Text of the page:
Editor’s Note: Of all the stories I have told, my mom says this is her favorite. So, as a kind of tribute to her, Olveria Frances Smith, I’d like to share The Ghost of Frenchtown Creek with Mountain News readers.
The summer of my twentieth year, I worked on a horse farm near Baptistown, New Jersey, in what may have been the most rural area within a hundred miles of my New York City home. I got the job through my friend Rob, who also worked there, and he and I lived on a neighboring farm rented by Rob’s brother and family. We weren’t a hippie commune – just a big family in farm country.
Although I had always wanted to live in the country, this was the first time I actually did so. I reveled in it. I loved breathing clean air and seeing black-eyed-Susans while walking to work. I loved the hard, earthy labor of the horse farm, and felt a deep satisfaction seeing my body grow lean and strong, my mind purring all day long with calm and clarity.
One evening, Rob and I decided to go to the local hot spot, The Tavern, in the neighboring village of Frenchtown. Rob had to take care of some lengthy chores for his brother first, so we agreed that he would take the car and do the errands, while I, after doing the dishes and cleaning up the kitchen, would walk the three miles downFrenchtown Creek Roadand meet him at The Tavern.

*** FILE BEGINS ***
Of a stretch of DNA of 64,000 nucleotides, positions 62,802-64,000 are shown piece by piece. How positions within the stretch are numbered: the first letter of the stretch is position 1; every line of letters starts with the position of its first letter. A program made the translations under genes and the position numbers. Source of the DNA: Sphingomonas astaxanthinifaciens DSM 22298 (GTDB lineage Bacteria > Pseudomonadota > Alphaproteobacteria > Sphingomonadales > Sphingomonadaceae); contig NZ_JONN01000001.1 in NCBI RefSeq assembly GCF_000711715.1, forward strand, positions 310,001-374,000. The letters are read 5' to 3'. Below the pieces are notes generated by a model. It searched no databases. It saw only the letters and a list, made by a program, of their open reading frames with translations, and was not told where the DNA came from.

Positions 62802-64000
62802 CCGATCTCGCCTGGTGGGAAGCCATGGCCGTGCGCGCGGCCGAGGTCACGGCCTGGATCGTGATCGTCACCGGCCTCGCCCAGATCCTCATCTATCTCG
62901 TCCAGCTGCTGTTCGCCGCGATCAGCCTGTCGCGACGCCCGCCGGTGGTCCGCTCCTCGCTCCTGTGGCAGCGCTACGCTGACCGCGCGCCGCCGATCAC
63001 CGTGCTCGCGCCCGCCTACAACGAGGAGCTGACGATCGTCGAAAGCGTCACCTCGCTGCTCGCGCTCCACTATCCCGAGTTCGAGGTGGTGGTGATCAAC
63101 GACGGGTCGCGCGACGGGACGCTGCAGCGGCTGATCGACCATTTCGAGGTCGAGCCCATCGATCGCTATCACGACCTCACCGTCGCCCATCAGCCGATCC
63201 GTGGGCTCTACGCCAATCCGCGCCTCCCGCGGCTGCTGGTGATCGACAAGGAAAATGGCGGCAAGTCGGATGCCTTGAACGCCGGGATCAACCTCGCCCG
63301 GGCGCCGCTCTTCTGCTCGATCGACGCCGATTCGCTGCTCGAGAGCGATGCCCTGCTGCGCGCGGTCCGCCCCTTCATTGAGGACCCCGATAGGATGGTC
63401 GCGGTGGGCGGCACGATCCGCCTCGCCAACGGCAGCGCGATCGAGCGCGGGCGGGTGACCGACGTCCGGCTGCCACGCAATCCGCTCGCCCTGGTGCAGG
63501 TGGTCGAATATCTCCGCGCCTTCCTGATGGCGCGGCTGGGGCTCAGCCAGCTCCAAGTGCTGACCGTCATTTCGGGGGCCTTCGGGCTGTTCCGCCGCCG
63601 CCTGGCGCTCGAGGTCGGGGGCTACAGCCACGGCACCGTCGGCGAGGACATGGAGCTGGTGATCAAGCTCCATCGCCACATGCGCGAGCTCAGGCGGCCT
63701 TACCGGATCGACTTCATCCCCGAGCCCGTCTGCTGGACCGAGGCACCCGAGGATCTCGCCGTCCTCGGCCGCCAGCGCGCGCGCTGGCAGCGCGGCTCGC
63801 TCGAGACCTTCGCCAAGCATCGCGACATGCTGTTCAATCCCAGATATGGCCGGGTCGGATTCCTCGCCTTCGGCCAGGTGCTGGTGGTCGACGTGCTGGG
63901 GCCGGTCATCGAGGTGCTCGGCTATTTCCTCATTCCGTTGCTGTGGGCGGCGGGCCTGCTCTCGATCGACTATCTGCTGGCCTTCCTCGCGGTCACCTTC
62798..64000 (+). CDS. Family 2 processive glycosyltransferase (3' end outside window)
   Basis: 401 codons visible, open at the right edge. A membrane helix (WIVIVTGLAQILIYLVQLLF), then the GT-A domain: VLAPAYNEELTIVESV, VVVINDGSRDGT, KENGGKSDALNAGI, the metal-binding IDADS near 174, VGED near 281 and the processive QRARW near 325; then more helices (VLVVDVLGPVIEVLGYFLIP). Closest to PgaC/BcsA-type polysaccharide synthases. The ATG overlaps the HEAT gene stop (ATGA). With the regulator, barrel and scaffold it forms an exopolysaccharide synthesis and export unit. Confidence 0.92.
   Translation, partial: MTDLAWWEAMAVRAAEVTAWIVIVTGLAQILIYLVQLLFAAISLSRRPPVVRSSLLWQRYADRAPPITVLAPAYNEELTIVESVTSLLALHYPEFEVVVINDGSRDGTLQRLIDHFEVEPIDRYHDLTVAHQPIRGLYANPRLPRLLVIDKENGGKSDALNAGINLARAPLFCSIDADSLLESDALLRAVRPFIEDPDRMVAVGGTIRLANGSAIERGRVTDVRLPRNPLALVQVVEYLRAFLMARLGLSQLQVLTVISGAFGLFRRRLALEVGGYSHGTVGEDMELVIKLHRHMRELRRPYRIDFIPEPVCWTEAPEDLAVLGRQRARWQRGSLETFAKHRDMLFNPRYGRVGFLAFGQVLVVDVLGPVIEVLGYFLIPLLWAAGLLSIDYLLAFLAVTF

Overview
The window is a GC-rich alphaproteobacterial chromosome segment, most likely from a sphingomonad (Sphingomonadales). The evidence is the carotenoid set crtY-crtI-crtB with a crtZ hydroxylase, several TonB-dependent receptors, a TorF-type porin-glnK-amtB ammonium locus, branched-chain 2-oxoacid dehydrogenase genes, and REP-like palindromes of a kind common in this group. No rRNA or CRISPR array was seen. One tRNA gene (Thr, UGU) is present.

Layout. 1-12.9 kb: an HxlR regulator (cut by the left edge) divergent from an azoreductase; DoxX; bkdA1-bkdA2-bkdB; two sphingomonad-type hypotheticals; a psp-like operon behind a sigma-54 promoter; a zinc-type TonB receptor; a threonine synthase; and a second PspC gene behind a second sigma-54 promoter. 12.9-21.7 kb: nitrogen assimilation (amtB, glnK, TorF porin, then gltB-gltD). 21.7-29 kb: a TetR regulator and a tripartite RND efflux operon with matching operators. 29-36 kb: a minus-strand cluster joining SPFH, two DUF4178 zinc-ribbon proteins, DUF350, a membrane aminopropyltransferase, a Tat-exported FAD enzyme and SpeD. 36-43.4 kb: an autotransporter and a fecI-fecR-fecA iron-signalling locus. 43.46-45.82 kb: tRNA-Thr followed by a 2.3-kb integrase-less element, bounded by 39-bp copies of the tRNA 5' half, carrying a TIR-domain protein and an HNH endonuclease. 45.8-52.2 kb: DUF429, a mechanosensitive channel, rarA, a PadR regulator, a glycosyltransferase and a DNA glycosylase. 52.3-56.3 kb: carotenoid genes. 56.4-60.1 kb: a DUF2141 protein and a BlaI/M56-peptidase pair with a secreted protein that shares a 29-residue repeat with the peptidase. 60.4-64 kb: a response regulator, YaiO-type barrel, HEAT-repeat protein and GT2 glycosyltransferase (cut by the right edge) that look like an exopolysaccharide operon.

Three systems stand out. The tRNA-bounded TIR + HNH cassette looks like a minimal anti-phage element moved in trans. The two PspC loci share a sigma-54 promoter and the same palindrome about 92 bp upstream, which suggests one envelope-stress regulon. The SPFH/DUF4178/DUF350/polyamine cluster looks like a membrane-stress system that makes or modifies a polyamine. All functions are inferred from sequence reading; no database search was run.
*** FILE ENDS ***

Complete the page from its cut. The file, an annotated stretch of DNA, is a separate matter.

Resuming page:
I eagerly agreed to our plan because the road followed the beautiful, small valley of Frenchtown Creek on what I believed to be the last remaining dirt road in New Jersey. It would be a luxurious ninety minutes in the bosom of Mother Nature. Primal, quiet, and private. All downhill, too.
I walked the first mile in the luscious warmth of a clear summer evening. In the second mile, low hills closed on my left, stopping a hundred feet from the road. They provided Frenchtown Creek and me plenty of sunshine, so I was very surprised when I walked into a cold spot of air, colder than the walk-in cooler in my last job as a summer camp scoutmaster.
“Whoa, this is chilly,” I said out loud, but kept on walking. Three steps later I was back in warmth; the experience of cold finished before I was fully aware of it. Hmmm. Wonder what caused that cold spot? I thought, continuing onward. Frenchtown Creek was on the right side of the road and I knew how bone-chilling cold it could be to swim in, but… chill the air thirty feet away? Wow, that’s some mighty cold water, and some pretty strange air current to create a cold pocket like that…
I continued for another half mile, my thoughts drifting in reverie. I was celebrating the pastel orange of an approaching sunset when I was shocked by another cold spot.
Wow, this is wild. I’ve never felt these before. I’ve felt cold spots in the water, especially in the ocean, but never in the air. These pockets have to be twenty, thirty degrees, maybe even forty degrees cooler. They’re amazing! Nature is so amazing… I continued on to Frenchtown.
Just as my thoughts began to drift away from the phenomena of the cold spots, I hit another one. I hesitated, and then stopped. I looked around. I began to wonder, is something going on here? These cold spots are too weird, how can they be here? The sun’s still shining and there’s even a slight breeze. The creek’s not that close to the road, so how can the cold travel? Why is it cold only in spots, why not whole sections? My mind lost its sweet summer calm, and a familiar, nervous anxiety crawled up my back and perched on my shoulders. I slumped.
I looked ahead and began to walk. My anxiety grew. I headed into the deepest part of the valley, more like a large ravine where the hills came right up to the road on the left, and the creek butted on the right. The trees overhung the road, too, making the twilight darkness eerie. I began to whistle for assurance.